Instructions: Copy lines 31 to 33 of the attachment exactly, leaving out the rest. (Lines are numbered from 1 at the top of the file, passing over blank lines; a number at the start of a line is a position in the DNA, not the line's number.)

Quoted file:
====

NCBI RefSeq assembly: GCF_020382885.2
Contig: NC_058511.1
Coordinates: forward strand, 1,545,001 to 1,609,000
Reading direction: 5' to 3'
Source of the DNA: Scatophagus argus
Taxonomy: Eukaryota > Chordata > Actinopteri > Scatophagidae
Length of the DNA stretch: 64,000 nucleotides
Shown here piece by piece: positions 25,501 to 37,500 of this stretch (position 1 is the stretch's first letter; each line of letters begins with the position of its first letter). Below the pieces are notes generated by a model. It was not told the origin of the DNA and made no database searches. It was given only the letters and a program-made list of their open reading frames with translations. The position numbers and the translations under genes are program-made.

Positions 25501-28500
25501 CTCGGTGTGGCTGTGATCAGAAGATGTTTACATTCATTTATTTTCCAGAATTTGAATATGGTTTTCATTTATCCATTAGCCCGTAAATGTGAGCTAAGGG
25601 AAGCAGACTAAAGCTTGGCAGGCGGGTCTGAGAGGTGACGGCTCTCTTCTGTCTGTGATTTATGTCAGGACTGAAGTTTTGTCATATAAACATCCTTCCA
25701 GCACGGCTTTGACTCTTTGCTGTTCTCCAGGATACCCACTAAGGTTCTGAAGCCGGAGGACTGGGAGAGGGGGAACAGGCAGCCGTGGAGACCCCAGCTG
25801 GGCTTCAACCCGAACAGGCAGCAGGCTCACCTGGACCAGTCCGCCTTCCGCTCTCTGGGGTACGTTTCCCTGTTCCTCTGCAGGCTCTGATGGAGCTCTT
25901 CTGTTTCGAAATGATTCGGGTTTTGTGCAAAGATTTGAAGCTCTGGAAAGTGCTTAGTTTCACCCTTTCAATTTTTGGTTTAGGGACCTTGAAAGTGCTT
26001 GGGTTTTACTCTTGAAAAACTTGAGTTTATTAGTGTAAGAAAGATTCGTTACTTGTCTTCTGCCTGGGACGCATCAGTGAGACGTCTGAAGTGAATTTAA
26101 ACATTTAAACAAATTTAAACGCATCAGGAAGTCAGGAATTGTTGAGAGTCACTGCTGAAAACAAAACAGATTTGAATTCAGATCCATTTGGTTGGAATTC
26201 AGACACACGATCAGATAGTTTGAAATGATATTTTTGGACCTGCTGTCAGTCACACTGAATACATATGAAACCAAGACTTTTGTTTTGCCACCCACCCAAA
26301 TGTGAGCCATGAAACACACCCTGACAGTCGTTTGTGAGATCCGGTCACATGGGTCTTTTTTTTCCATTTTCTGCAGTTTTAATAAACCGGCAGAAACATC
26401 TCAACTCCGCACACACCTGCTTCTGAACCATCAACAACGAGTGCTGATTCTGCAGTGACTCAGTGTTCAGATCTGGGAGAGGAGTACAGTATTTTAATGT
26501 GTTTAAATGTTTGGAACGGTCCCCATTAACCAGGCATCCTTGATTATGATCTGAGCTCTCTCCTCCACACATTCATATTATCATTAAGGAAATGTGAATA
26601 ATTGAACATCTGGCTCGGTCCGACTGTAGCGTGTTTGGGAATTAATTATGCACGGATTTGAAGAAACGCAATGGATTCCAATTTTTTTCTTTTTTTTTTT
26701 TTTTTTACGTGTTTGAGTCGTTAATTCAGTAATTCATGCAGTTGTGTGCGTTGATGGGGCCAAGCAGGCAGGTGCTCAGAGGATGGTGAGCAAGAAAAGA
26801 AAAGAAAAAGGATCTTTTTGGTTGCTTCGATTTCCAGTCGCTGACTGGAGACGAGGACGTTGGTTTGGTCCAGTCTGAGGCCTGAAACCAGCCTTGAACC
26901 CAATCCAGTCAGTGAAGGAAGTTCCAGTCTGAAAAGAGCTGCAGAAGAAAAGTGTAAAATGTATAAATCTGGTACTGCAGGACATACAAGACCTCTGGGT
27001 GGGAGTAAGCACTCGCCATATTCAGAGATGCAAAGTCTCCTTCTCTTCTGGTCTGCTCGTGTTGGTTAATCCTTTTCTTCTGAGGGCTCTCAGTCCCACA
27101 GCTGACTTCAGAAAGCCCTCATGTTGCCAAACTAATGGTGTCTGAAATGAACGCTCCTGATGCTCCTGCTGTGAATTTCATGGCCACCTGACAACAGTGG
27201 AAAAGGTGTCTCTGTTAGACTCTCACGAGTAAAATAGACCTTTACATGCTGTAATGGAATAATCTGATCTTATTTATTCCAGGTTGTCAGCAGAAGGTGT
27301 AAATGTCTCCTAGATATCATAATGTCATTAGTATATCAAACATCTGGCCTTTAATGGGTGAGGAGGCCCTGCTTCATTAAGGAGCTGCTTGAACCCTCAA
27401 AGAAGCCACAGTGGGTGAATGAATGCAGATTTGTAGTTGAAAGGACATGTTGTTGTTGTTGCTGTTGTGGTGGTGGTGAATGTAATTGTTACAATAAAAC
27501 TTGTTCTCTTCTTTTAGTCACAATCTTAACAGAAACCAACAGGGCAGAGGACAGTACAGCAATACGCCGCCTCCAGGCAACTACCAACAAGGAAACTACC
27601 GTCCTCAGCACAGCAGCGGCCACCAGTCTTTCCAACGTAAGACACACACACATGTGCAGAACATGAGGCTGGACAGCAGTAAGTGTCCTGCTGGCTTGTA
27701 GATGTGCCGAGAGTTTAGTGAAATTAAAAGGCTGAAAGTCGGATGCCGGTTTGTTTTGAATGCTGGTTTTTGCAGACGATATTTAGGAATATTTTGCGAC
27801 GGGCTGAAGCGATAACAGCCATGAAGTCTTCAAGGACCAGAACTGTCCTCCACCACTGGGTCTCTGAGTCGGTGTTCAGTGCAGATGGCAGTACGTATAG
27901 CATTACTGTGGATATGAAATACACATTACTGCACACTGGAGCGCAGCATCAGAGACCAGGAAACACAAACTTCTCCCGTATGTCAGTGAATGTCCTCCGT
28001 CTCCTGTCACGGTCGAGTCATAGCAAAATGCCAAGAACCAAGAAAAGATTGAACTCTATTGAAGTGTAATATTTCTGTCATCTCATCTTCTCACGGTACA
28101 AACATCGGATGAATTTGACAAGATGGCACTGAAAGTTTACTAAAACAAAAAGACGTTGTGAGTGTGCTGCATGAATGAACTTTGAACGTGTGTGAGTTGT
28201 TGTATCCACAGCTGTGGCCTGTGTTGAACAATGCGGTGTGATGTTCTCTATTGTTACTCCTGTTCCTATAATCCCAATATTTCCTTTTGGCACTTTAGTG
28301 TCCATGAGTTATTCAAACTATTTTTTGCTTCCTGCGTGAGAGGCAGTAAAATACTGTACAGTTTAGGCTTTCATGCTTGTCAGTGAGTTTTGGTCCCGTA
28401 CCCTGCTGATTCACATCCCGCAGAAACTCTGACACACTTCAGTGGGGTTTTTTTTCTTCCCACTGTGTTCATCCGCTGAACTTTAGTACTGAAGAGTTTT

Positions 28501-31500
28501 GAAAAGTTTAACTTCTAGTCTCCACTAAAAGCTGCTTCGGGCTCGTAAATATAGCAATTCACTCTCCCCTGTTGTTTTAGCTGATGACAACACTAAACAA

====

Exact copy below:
27601 GTCCTCAGCACAGCAGCGGCCACCAGTCTTTCCAACGTAAGACACACACACATGTGCAGAACATGAGGCTGGACAGCAGTAAGTGTCCTGCTGGCTTGTA
27701 GATGTGCCGAGAGTTTAGTGAAATTAAAAGGCTGAAAGTCGGATGCCGGTTTGTTTTGAATGCTGGTTTTTGCAGACGATATTTAGGAATATTTTGCGAC
27801 GGGCTGAAGCGATAACAGCCATGAAGTCTTCAAGGACCAGAACTGTCCTCCACCACTGGGTCTCTGAGTCGGTGTTCAGTGCAGATGGCAGTACGTATAG